Comic Book Origins You Thought You Knew, But Really, You Didn't! (Part II)

Comic Book Origins You Thought You Knew, But Really, You Didn't! (Part II)

Continuing my series on "Comic Book Origins You Thought You Knew, But Really, You Didn't!" Here are three more amazingly popular comic book characters appearing in films and mainstream media to fill your Sunday afternoon with leisurely reading. Hit the Jump for Part II of this ongoing series.


There is a growing readership of comic books these days, and a growing number of new fans coming out of the woodwork for the new films. Because of this emergence of increased interest I am going to continue writing pieces such as this one; which is a followup as the "Part II" states to the original article found HERE. I like writing features like this, because it gives a little more knowledge to those emerging fans, and hopefully, new readers of, about some of these beloved characters. Call it "Water Cooler Topics" for your office with others that enjoy comics if you will.

Especially if you are part of the same mainstream, along with your friends, enjoying characters you are learning about outside of directly reading the comics. Material like CW’s previous hit Smallvile to the now popular Arrow, Marvel’s MCU to DC’s Nolanverse. There are so many outlets for our fandom; it is an amazing time to love comic books. But the truth is, the bulk of what the mainstream is absorbing, isn't coming from the comic books.

Here are a few characters I've continued listing that are increasingly popular in the mainstream that have interesting beginnings.

Harley Quin


What many mainstream fans presume…

Harley is a dumb and ditsy comic book side-kick villainess to the Joker.

What hardcore comic book fans already (should) know…

Dr. Harleen Frances Quinzel M.D. was created specifically for the (at the time) WB Network, Batman: The Animated Series in 1992, by Paul Dini and Bruce Timm. Because of how popular Harley became in the series she was quickly adapted into the comic books by 1993, first appearing in The Batman Adventures #12 Batgirl: Day One. in 1994 their was a graphic novel adaptation The Batman Adventures: Mad Love that focused on her origins, also written by Dini and Timm, won an Eisner Award, and later was adapted back into animation for an episode of The New Batman Adventures.


Part of the characters creation was inspired by the actress who would later voice her in the series, Arleen Sorkin. Sorkin was a long time friend of Paul Dini’s, and he was inspired by a scene she was in during Days of Our Lives, where she was dressed as a jester. Who says Soap Opera’s are useless!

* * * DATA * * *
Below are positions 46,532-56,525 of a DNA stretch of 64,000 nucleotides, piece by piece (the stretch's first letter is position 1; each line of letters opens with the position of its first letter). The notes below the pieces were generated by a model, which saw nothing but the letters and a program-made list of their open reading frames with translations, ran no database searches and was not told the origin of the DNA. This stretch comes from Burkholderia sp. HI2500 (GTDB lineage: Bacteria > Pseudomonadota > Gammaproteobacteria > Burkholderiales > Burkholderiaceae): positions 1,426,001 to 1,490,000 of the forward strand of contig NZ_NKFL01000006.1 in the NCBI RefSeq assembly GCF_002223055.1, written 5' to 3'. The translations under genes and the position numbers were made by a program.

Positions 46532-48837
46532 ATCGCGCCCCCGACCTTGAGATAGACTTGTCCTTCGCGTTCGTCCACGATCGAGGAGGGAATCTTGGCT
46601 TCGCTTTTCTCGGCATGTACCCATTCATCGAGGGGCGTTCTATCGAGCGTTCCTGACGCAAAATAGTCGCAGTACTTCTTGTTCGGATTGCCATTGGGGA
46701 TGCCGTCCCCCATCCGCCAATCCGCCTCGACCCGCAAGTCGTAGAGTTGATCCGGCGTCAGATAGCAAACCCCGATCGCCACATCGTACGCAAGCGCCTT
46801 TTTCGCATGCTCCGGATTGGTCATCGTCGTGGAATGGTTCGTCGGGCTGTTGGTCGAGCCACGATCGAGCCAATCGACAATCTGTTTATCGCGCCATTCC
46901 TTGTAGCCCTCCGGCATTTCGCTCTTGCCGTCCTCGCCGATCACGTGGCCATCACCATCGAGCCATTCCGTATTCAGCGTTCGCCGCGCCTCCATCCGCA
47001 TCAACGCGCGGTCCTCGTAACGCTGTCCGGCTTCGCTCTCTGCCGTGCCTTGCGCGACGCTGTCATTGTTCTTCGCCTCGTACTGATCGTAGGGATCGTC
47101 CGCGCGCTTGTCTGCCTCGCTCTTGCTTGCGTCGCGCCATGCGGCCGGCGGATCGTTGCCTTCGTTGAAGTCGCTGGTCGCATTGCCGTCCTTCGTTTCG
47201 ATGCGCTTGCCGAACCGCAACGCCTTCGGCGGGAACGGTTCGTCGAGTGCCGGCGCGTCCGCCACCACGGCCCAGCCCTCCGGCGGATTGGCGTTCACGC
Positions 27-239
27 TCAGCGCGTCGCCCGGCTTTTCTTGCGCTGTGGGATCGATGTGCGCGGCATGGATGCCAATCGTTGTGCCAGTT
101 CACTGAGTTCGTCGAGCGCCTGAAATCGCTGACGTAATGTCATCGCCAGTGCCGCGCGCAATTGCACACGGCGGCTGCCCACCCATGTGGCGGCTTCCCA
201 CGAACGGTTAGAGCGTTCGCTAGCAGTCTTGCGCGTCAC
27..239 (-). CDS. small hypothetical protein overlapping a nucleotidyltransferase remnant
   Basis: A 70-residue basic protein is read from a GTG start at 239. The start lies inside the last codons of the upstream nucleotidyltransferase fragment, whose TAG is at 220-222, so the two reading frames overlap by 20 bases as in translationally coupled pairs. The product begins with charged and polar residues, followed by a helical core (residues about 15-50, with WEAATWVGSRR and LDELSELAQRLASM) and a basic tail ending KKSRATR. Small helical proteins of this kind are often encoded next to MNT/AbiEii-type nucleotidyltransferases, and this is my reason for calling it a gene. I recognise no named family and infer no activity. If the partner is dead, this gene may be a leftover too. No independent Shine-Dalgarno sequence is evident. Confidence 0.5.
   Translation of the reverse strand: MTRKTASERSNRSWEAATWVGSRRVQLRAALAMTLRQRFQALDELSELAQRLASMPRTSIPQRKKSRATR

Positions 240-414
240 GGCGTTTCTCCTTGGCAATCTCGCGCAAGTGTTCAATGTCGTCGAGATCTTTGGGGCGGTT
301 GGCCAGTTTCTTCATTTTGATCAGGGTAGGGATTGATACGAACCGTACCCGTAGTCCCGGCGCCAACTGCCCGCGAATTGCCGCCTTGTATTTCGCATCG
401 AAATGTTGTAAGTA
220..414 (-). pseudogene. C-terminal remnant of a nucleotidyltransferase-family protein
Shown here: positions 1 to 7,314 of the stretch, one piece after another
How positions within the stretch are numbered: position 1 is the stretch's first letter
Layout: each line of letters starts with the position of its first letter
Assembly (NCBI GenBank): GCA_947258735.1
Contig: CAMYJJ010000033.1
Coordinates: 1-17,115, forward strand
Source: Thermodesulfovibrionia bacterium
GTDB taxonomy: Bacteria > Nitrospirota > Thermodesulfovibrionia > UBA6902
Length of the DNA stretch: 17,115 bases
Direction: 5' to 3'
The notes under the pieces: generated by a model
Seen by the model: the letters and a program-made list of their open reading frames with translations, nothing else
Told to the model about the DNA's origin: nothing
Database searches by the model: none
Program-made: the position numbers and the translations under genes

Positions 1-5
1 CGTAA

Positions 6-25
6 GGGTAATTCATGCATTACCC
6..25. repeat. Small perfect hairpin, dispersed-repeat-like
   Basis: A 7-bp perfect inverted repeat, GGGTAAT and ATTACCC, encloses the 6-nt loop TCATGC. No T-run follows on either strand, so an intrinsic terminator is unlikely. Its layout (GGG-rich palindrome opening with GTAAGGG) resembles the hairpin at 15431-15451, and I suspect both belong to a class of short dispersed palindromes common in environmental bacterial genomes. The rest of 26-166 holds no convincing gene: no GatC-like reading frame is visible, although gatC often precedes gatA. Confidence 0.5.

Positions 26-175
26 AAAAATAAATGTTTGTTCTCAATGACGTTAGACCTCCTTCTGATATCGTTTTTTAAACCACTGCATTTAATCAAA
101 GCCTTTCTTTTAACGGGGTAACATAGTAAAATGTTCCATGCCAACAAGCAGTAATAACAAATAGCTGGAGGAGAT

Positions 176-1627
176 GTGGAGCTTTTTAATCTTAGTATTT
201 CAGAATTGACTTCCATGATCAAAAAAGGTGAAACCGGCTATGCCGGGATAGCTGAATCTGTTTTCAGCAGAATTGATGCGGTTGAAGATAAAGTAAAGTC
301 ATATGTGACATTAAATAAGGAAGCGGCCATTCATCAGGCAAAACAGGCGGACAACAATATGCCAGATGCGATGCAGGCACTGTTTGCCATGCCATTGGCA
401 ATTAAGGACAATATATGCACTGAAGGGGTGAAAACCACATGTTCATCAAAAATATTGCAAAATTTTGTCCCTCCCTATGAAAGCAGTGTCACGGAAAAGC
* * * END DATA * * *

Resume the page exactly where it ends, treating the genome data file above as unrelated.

Harley is the Jokers girlfriend and confidant for most intended purposes, even if her affections are not always returned by the Joker in kind. At least if Mr. J isn't giving her attention, she's getting it from Poison Ivy, who she appears with often in the series. Ivy also helped Harley gain her immunity to most poisons.

Harley's origins start off where she is a Dr. of Psychiatry in Arkham Asylum, where she consequently falls in love with the Joker, and aids him in his escape.

As with most comic book interpretations, versus their animated counterparts, Harley is much more violent in the comics then she is in the series. She is almost a campy comedic joke in the series by comparison, which leads to most mainstream fans not realizing she is actually quite intelligent.


Harley has gone on to continued success in a variety of forms, from her expansion into the comics, to further storylines in animated series, even gaining a loosely adapted live television series as the main villainess on DC’s Bird’s of Prey. Harley’s history is only 21 years old, but it’s become so rich that you might have thought she’s been around for far much longer.

You can catch Harley appearing (currently) in comics; including the new 52, animated features, series, and video games like Batman: Arkham Asylum, and Injustice: God Amongs Us. She’s become a mainstay in comic book popular culture and is almost inseparable from Mr. J as we know him today. She’s even made various top villain’s lists for many groups like IGN’s Top 100 Villains Of All Time, where she ranks #45.

The Summers Family


What many mainstream fans presume…

Most only know about Scott “Cyclops” Summers, less know about Alex “Havok” Summers. Most mainstream fans only recently learned about Havoc from X-MEN FIRST CLASS, unless they were children of the 80’s and 90’s. Chances are you/they may have had a clue about Havok and his father, Christopher “Corsair” Summers, who both made appearances in the X-MEN animated series. All of which appeared alongside their more popular and commonly known relative, Cyclops.


What hardcore comic book fans already (should) know…

There is a third son, Gabriel “Vulcan” Summers, who rose to power, claiming the emperors throne in the Shi’ar Empire. He is the third son of the Summers, who was yet unborn, as Corsair and his pregnant wife were abducted by the Shi’ar, leaving behind Scott and Alex. Corsair eventually became the captain of the Starjammer a ship that was involved with many of the events that included the upcoming Guardians of the Galaxy storylines. Corsair’s son, Vulcan, was exceedingly important during those GOTG storylines, specifically the comic book events War of Kings and Realm of Kings that were exceedingly important aspects of the Guardians of the Galaxy comics.


The most popular of the Summers is of course, Scott (I think I said that already). Cyclops is all over the Marvel spectrum in any number of storylines, events, and miniseries. What’s also of note about Scott are the varied love triangles and the “product” of those love triangles. The most well known love triangle is the heavily popularized story arcs between himself, Jean Grey, and Logan (Wolverine); even if the bulk of that "triable" (persay) is all in Logan's head. As is heavily popularized in the current films. Lesser known to the mainstream are Cyclops stints with Emma Frost (The White Queen), and the cloned versions of Jean Grey.